Dr. Hamidreza Azizi, an Alexander von Humboldt Fellow at the German Institute for International and Security Affairs in Berlin, believes such statements highlight US apprehensions. “I think this position expressed by the US officials is, first and foremost, related to the change of administration in Tehran and Washington’s concerns that the new Iranian administration might have decided to use delay tactics in order to get more concessions,” he told Inside Arabia.
As a US official explained in an interview with foreign policy journalist Laura Rozen, the Biden administration views Washington re-entering the JCPOA as best for American security interests. But, he continued, “now, we are putting our backs into what it looks like if there is no return. Ultimately, it is going to look a lot like the dual track strategy of the past—sanctions pressure, other forms of pressure, and a persistent offer of negotiations. It will be a question of how long it takes the Iranians to come to the idea they will not wait us out.”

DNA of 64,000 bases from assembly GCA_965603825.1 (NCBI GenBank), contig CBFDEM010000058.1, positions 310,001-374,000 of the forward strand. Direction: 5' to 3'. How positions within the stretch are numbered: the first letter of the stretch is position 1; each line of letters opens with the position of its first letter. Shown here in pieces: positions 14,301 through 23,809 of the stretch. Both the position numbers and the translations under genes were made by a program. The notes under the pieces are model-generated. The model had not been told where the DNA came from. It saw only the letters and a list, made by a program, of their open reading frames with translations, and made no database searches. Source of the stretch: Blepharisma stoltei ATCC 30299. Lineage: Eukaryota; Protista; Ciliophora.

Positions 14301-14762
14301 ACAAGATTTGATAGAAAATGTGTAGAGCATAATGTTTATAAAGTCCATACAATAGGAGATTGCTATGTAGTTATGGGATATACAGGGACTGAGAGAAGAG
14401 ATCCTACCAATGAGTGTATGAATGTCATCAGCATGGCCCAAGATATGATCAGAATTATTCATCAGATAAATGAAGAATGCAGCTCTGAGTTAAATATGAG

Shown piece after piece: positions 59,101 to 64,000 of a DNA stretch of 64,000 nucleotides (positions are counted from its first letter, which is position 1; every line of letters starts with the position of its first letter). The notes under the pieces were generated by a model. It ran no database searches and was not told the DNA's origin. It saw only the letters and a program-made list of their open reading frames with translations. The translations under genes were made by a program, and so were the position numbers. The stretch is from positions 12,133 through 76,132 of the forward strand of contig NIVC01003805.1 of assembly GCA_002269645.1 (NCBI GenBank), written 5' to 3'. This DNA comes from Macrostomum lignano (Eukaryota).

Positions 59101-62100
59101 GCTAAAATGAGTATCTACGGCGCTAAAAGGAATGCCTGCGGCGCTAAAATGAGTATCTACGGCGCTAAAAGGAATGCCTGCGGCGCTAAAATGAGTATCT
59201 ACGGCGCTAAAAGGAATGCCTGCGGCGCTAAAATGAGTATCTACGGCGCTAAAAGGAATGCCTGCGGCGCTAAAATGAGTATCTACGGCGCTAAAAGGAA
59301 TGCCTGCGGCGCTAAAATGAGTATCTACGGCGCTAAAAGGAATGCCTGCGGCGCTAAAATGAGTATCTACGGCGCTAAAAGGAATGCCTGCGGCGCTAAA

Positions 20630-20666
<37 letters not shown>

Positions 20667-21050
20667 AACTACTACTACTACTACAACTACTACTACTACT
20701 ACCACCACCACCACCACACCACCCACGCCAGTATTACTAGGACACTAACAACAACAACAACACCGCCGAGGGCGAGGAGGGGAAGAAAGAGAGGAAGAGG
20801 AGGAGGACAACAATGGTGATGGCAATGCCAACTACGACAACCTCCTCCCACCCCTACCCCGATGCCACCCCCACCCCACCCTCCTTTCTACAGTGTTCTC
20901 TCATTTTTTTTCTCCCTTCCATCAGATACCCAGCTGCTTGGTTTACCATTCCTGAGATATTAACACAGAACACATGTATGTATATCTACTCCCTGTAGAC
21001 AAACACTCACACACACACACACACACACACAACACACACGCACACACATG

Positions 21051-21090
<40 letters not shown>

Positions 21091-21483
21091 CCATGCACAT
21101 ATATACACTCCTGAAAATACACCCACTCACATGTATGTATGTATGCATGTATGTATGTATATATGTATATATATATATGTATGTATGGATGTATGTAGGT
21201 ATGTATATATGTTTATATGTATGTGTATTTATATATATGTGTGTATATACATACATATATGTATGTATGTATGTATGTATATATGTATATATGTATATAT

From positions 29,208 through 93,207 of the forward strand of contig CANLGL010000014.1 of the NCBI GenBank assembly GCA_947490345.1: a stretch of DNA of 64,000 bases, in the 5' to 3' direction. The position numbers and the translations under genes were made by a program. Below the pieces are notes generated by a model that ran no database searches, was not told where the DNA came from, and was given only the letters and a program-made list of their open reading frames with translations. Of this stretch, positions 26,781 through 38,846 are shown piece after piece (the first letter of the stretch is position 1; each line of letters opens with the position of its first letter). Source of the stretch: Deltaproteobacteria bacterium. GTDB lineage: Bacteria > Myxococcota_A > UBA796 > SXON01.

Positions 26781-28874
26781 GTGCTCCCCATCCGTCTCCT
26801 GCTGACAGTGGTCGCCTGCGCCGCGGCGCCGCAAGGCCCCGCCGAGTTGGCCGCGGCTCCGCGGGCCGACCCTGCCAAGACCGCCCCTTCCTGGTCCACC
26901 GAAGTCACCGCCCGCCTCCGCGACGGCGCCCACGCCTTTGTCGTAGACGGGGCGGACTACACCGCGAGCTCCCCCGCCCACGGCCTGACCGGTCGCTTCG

Tehran has serious doubts about the US’ commitment to the JCPOA in the post-Biden era.
Tehran, for its part, has serious doubts about the US’ commitment to the JCPOA in the post-Biden era, which has added challenges to this year’s talks in Austria. As such, Tehran is demanding that the US side guarantee that Biden’s successor does not upend a revived JCPOA in the future as the Trump administration did. Moreover, Iran’s side can be expected to push for further concessions from Washington with the passing of more time. “Tehran also wants to keep some of the achievements it has made over the past several months in the nuclear field, which would mean a redefinition of Iran’s commitments under the deal,” Dr. Azizi stated. “Obviously, this is also something that the US is not expected to comply with.”